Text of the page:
The Summer of 1963

January 25, 2009
In the summer of 1963 I watched seabirds in V-formation, from my mother’s bed.
The County Durham summer had only occasional hot days, with a latent chill always.
I was obliged to measure subsequent summers by this: Eight years old and who I was formed.
What changed most obviously then were two-fold. Trunk roads and playing outdoors, the clear conflict of these two, road accidents, and radical physical change in the space around me.
On Sundays Boldon Colliery, a pit village across the railway, was the destination via slag heaps to artificial lakes which were allegedly linked to flooded mines.
A travelling fair visited the colliery town yearly. The pit closed. Evidence of railway lines and mining disappeared. Steam trains were replaced by diesel trains on the steep railway embankment, and the railway embankment portal to the countryside was removed to take the trunk road.
My own childhood was petrified at once.
In the 1963 winter snowdrifts miles long were seen at night by me outside the front window.
Beyond Down Hill, Sunderland housing estates now surrounded Lumley castle:
Coal and the spiritulty entwined here since the thirteenth centuary, the monks of Finchale Abbey owned Lumley mine.
By which time it was 1964. The two cities of Newcastle and Sunderland collided under this hill.
The trunk road was now built. Simultaneously, a boy falls down a manhole, his mother doing the bingo in the Neon Social Club.
At about December 1997, in Steglitz, Berlin, I entered the raised garden of Begoniaplatz. 1600 miles and 35 years later, I wondered if I would ever go home.
From the flat window I watched the leaves fall off the trees till the very last one.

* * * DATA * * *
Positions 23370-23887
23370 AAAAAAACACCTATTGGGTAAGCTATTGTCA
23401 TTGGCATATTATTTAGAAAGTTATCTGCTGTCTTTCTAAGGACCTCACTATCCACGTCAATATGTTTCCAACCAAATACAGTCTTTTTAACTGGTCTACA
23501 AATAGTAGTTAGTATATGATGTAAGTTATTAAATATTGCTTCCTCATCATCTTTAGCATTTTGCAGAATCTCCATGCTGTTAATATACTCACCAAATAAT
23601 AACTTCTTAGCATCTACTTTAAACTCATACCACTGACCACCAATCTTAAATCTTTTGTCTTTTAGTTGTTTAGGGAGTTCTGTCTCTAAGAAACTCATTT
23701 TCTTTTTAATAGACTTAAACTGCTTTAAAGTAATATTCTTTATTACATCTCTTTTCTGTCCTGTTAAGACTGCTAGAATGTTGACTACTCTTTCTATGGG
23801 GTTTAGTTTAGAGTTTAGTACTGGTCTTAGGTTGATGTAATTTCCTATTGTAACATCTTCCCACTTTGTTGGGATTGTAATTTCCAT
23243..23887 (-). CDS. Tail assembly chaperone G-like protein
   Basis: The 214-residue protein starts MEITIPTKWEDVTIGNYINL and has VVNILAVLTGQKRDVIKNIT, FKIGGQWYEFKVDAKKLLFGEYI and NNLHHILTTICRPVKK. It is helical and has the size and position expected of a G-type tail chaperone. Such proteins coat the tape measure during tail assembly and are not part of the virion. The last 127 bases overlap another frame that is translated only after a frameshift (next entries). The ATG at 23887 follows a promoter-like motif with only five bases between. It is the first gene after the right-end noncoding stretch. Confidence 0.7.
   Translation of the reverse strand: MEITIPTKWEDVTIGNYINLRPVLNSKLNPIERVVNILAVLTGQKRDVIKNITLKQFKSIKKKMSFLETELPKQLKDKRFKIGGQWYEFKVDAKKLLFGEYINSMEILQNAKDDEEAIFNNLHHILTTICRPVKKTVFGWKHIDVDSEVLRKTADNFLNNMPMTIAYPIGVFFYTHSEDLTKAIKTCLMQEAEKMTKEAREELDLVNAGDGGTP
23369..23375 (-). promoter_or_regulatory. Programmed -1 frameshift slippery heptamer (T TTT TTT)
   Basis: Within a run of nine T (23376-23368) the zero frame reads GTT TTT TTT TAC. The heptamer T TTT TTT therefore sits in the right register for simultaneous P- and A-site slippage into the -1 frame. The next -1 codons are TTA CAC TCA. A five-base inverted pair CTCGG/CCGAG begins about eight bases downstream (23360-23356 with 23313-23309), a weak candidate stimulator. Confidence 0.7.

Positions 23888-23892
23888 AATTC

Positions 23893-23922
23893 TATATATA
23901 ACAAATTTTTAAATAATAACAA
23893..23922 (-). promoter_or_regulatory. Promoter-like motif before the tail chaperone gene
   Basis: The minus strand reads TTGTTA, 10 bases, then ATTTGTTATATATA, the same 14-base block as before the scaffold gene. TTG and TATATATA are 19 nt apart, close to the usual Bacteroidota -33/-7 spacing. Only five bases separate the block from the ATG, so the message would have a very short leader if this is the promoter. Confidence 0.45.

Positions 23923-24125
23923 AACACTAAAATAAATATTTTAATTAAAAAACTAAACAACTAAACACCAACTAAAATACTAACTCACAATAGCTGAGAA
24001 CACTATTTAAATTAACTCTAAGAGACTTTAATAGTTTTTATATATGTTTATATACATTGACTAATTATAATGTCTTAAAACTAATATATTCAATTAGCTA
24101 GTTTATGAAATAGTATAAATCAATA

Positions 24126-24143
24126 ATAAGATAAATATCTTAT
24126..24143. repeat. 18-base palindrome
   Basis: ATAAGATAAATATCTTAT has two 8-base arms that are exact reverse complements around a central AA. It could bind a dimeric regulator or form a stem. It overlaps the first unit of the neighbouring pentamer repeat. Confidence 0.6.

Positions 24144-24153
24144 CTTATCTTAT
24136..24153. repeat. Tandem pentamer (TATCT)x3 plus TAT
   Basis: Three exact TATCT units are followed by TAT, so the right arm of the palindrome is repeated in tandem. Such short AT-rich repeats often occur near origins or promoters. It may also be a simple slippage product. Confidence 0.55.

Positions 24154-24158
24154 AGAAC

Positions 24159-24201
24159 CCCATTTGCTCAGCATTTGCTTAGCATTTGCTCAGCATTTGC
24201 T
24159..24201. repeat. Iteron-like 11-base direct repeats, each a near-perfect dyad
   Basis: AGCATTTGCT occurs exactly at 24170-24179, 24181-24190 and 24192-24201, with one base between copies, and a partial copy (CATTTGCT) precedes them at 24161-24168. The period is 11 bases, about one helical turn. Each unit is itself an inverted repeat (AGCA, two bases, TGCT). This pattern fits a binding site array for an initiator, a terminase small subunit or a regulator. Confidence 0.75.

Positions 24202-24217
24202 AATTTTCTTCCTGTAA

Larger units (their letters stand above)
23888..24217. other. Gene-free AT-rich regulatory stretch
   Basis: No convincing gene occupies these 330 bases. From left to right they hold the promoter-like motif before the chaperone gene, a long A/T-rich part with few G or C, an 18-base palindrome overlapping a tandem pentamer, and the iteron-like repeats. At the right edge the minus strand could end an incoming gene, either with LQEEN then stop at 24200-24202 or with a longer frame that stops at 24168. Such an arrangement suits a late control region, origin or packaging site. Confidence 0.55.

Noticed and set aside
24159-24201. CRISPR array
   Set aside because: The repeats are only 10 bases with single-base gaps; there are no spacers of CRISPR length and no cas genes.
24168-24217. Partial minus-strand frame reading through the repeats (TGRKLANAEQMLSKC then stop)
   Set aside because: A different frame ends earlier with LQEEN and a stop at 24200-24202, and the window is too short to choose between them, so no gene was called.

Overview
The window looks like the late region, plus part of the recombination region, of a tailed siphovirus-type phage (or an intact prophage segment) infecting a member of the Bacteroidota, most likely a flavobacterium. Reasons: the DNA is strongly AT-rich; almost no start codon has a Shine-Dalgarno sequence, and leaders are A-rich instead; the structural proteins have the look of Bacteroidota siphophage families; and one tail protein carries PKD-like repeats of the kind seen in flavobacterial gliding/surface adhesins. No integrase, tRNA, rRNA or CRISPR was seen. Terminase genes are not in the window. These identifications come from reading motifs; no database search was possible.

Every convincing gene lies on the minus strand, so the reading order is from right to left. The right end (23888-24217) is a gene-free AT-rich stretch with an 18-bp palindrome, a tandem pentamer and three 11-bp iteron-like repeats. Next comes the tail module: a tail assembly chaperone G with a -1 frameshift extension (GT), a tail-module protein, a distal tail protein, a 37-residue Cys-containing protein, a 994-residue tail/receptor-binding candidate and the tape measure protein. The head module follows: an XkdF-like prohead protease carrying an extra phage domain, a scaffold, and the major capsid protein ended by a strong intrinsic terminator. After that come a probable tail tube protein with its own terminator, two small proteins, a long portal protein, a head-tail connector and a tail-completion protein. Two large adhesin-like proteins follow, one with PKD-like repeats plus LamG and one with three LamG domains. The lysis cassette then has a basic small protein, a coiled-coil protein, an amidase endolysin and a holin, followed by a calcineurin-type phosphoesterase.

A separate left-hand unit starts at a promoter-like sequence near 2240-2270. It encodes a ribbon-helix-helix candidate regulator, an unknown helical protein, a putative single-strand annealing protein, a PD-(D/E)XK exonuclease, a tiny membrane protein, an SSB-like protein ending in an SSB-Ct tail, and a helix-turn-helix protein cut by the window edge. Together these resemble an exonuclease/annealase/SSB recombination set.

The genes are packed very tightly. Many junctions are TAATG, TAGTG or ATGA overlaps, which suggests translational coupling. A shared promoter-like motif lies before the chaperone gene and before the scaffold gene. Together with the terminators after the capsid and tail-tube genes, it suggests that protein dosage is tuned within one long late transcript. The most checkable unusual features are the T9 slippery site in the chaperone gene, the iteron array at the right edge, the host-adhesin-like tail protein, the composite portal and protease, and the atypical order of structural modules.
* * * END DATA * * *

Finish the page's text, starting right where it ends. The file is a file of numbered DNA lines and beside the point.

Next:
Back then in Jarrow, our house was no longer at the town edge. A school had been built which obscured the view to Boldon.
It was somewhere to play football. Police in Hillman Imps cleared us off, occasionally.
South Shields, a resort was freezing the day my two brothers from Ushaw college wearing loin cloth-like costumes swam in the cold North Sea, so bracing, there was talk of heating it with under water gas fires.
The heaving swell unhinged the pier. One of my brothers would later leap off HMS Hermes as a diver, and later remember ship’s now mothballed in Portsmouth harbour. Beyond the boat lake Jimmy Saville was compering a TV games show.
Sylvia was about to kill herself in Primrose Hill but I had no idea.
On Saturday morning a van delivers pastel clothes for girls at No 17. Up on Perth Green, Durham colliery bands were marching, and there were even side show whippet races underway. This was the Neon Social Club Leek Show. The committee members seemed far too wealthy. The man at No 17 was on the committee.
My mother meanwhile kept us fed by sewing and my father worked in a factory.
Although Jarrow had only one blackman, a whole community from Yemen lived in Reckendyke. Jarrow was Irish, South Shields maritime. We were socially Irish in an English field. Things changed though when my eldest brother married a girl from the docks and rented the only cottage in Calf Close for £1 a week, a pylon in the backfield next to the railway. They worked for themselves, not an abstract community.
For two years my transition from child to youth was on horseback. What happened next is beyond the scope of this story.
Historically Jarrow was linked by the worlds oldest coal railway line, into the heart of Durham via Sunnyside but that was already gone but occasionally there was still a 40 shilling cast iron trespass warning.
The arches at Tyne Dock were demolished. Newcastle stone was cleaned up and all trams sidelined.
My father retired. Decline frightened me. I would go off to Polytechnic and perhaps escape.
Uncle Pat, the Jarra Lad who played for Newcastle and comedian at the Robin Hood died.
Vince Rea’s gallery opened and closed. My father dumped me at White Mare Pool again, and by nightfall I would be at Kings Cross.
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